Stanford Global Studies has awarded a Course Innovation Grant to Daniel Mason, clinical assistant professor of psychiatry in the School of Medicine, for his new course Global 150N: Climate Change and Mental Health. SGS Course Innovation Grants support courses that creatively engage students in learning about key global issues.
“One of our priorities at SGS is to provide ways for students from across the university to learn about issues of regional and global importance, be it through coursework, internships, research opportunities, or study abroad,” says SGS Director Jeremy M. Weinstein, who established a series of Course Innovation Grants in 2016. “Our goal is to engage students with these topics—regardless of their field of study—to better equip them for the global issues they will encounter in their careers beyond Stanford.”
The impact of climate change is far-reaching, extending beyond immediate ecological effects and into a range of human experiences, including physical and mental disease. Global 150N will use an interdisciplinary approach to consider the interaction between climate change and mental health. Beginning with historical associations of nature and human well-being, the class will use a variety of texts—some historic, some literary, some scientific—to explore the effects of nature on the human mind. Similarly, the course will look at how human psychology influences our reactions to climate change, from grief, to climate change denialism, to action. The seminar has a significant out-of-doors component, including local ecosystem exploration, an applied study of "nature therapy," and field trips to sites where clinical work on the interaction of nature and mental health can be observed first-hand. Students will also have the opportunity to hear from several guests known nationally for their work in the areas of climate change and mental health.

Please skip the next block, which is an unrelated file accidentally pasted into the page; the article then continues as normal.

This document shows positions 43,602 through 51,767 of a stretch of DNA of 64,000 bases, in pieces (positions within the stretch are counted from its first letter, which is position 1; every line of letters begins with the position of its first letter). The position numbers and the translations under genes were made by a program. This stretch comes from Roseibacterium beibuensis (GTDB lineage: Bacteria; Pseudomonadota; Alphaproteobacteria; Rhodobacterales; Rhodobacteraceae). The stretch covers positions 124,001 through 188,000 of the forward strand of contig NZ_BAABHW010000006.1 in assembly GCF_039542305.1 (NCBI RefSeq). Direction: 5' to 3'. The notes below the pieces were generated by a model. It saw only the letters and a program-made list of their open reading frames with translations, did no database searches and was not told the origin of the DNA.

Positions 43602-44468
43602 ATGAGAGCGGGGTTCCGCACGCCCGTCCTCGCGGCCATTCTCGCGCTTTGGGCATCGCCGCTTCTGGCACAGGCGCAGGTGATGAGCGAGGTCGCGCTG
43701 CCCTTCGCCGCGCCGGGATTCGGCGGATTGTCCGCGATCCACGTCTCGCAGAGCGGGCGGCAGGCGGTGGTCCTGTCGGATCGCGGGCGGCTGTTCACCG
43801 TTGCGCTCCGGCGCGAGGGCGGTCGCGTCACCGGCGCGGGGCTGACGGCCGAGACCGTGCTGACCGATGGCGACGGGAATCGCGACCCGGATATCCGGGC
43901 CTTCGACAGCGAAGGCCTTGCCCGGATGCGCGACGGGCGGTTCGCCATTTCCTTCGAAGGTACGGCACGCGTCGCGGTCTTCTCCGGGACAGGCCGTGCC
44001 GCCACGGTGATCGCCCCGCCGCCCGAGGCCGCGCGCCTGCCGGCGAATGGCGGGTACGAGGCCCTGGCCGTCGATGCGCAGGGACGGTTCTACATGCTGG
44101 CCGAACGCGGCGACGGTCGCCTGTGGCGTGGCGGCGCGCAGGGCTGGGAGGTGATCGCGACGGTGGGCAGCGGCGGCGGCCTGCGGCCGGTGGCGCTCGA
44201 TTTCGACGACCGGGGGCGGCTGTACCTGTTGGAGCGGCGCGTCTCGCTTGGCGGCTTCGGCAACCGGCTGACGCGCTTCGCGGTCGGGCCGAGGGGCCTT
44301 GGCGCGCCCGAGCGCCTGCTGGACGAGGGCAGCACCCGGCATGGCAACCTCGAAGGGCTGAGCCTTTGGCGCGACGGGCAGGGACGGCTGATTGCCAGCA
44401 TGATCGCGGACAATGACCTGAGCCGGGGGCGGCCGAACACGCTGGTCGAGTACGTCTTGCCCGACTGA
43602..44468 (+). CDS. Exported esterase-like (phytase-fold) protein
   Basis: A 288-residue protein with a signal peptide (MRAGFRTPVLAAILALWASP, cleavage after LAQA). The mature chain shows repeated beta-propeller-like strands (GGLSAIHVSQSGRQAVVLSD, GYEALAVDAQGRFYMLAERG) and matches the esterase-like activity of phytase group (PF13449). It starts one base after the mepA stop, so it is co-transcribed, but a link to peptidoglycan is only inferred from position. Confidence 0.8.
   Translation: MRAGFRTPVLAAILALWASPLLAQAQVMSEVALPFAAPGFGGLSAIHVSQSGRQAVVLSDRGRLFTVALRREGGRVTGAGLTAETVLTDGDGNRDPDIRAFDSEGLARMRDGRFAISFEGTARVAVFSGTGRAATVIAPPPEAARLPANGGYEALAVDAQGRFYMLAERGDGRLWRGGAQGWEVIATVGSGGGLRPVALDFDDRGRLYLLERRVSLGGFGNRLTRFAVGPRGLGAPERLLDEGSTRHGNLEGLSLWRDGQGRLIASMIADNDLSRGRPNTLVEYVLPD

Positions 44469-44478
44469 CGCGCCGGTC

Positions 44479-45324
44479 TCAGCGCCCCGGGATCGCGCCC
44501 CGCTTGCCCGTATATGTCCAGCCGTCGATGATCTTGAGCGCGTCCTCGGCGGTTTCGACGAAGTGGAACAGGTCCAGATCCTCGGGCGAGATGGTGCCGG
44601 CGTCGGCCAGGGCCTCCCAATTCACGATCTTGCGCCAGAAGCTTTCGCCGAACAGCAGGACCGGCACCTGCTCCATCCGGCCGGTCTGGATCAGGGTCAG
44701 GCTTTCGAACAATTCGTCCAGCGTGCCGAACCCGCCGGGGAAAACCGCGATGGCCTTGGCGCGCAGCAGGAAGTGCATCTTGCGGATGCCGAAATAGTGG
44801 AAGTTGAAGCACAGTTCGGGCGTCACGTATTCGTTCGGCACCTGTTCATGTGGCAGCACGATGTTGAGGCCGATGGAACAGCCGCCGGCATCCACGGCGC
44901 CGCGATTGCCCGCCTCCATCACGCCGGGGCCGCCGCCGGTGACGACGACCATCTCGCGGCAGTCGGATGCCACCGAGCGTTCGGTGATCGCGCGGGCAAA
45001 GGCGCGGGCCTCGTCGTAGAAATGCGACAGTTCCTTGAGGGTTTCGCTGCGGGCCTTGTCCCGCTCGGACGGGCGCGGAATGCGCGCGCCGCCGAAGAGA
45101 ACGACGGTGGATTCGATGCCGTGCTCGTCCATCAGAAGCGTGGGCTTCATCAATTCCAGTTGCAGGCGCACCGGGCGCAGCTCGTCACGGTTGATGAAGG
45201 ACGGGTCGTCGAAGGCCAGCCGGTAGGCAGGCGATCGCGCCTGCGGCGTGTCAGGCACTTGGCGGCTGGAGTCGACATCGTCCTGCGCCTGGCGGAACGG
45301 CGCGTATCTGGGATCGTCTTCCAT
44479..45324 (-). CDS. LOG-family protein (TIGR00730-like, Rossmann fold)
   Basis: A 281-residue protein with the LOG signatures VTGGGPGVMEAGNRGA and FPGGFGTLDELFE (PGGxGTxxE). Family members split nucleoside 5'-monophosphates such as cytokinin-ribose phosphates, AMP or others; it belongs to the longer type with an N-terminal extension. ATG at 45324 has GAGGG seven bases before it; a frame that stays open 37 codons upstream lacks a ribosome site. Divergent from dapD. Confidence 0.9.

Several courses that have received Course Innovation Grants in the past will be offered again in the 2020-21 academic year, including:
Adrian Daub and Dan Edelstein, Summer 2021
This course takes students on a trip to major capital cities, at different moments in time: Renaissance Florence, Golden Age Madrid, Colonial Mexico City, Enlightenment and Romantic Paris, Existential and Revolutionary St. Petersburg, Roaring Berlin, Modernist Vienna, and bustling Buenos Aires. While exploring each place in a particular historical moment, we will also consider the relations between culture, power, and social life.
Pavle Levi, Spring 2021
This is an introductory-level course about the cinema as a global language. We will undertake a comparative study of select historical and contemporary aspects of international cinema and explore a range of themes pertaining to the social, cultural, and political diversity of the world.
Vivian Brates, Fall 2020 and Winter 2021